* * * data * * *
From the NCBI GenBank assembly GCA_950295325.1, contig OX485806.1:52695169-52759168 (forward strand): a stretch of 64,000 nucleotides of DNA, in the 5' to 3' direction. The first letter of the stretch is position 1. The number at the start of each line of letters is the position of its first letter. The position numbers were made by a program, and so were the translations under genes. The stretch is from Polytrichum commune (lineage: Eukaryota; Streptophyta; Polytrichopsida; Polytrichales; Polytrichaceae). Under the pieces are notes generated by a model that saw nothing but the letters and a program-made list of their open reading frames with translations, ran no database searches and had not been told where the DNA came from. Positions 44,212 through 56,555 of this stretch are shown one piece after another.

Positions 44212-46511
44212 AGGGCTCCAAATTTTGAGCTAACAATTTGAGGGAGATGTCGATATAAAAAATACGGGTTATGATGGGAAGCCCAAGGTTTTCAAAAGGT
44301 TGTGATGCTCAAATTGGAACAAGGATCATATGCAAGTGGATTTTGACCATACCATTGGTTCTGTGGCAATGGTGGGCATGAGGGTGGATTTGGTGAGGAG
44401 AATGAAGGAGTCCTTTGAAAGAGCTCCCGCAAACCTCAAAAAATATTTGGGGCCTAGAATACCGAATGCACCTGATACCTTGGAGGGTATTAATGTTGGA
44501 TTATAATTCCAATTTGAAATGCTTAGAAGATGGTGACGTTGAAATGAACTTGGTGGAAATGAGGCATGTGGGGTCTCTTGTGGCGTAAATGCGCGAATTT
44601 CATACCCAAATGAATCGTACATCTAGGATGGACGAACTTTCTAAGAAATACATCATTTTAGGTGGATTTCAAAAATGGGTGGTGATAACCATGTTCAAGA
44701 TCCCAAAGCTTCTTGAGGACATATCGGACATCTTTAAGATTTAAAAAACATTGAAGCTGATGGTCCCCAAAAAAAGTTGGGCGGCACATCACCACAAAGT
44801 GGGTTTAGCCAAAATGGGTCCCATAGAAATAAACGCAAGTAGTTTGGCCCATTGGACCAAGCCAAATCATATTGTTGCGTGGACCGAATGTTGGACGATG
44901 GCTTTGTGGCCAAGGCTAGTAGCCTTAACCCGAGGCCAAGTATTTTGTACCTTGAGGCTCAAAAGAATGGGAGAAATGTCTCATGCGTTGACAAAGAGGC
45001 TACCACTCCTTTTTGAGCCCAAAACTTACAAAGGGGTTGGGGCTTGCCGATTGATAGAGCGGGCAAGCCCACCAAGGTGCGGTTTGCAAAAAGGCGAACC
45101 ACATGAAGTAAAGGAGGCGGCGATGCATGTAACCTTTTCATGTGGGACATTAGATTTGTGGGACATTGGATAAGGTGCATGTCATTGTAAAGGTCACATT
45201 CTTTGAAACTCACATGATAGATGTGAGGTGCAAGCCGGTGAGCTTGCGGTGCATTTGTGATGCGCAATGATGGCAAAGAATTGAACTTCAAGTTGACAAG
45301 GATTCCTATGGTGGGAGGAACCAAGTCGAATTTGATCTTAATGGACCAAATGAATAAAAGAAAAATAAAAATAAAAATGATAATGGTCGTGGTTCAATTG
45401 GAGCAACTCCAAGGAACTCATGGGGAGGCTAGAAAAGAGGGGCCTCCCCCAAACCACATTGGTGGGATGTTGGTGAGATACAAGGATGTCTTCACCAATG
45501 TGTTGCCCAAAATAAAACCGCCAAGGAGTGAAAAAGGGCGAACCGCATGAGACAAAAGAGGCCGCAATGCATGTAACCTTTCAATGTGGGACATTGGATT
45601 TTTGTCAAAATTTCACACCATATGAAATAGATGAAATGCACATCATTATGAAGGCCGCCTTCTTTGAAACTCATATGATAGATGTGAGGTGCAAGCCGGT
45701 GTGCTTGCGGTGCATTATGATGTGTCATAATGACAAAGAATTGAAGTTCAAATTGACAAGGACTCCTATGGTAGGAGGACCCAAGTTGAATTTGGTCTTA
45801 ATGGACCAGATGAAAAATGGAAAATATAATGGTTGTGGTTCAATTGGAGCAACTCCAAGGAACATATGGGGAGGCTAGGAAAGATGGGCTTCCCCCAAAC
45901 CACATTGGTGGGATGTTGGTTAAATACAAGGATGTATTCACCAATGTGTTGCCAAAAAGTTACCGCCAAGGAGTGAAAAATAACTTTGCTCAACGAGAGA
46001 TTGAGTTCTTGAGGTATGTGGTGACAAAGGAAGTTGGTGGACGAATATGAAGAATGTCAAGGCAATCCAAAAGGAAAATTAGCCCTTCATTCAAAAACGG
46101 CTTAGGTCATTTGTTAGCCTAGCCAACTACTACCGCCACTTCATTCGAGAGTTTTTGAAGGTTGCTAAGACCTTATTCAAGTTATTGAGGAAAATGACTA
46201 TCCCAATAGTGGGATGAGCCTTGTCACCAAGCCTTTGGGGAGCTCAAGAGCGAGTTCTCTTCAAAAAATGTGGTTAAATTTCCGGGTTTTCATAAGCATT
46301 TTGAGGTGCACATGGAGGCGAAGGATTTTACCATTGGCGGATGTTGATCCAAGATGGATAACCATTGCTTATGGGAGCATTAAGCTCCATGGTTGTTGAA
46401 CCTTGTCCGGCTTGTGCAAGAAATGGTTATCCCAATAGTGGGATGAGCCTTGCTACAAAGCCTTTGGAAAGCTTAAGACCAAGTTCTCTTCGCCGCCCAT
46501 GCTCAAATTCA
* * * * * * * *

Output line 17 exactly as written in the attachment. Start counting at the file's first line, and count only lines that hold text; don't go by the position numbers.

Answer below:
45601 TTTGTCAAAATTTCACACCATATGAAATAGATGAAATGCACATCATTATGAAGGCCGCCTTCTTTGAAACTCATATGATAGATGTGAGGTGCAAGCCGGT